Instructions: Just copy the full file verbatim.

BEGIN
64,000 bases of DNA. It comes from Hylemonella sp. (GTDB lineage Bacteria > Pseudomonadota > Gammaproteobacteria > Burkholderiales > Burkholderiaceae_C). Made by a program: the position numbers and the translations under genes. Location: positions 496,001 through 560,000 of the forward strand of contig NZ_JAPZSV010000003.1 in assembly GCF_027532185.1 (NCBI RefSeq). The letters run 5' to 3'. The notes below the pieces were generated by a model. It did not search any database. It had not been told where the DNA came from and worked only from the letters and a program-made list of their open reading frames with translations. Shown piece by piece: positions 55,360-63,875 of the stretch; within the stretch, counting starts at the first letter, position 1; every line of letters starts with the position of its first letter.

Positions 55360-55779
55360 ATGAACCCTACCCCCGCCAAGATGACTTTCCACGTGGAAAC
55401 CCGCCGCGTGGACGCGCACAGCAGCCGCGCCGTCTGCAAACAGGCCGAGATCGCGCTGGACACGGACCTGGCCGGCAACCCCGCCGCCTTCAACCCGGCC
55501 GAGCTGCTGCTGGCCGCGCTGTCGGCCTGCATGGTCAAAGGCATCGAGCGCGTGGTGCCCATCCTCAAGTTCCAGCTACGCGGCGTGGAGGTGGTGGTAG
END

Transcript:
64,000 bases of DNA. It comes from Hylemonella sp. (GTDB lineage Bacteria > Pseudomonadota > Gammaproteobacteria > Burkholderiales > Burkholderiaceae_C). Made by a program: the position numbers and the translations under genes. Location: positions 496,001 through 560,000 of the forward strand of contig NZ_JAPZSV010000003.1 in assembly GCF_027532185.1 (NCBI RefSeq). The letters run 5' to 3'. The notes below the pieces were generated by a model. It did not search any database. It had not been told where the DNA came from and worked only from the letters and a program-made list of their open reading frames with translations. Shown piece by piece: positions 55,360-63,875 of the stretch; within the stretch, counting starts at the first letter, position 1; every line of letters starts with the position of its first letter.

Positions 55360-55779
55360 ATGAACCCTACCCCCGCCAAGATGACTTTCCACGTGGAAAC
55401 CCGCCGCGTGGACGCGCACAGCAGCCGCGCCGTCTGCAAACAGGCCGAGATCGCGCTGGACACGGACCTGGCCGGCAACCCCGCCGCCTTCAACCCGGCC
55501 GAGCTGCTGCTGGCCGCGCTGTCGGCCTGCATGGTCAAAGGCATCGAGCGCGTGGTGCCCATCCTCAAGTTCCAGCTACGCGGCGTGGAGGTGGTGGTAG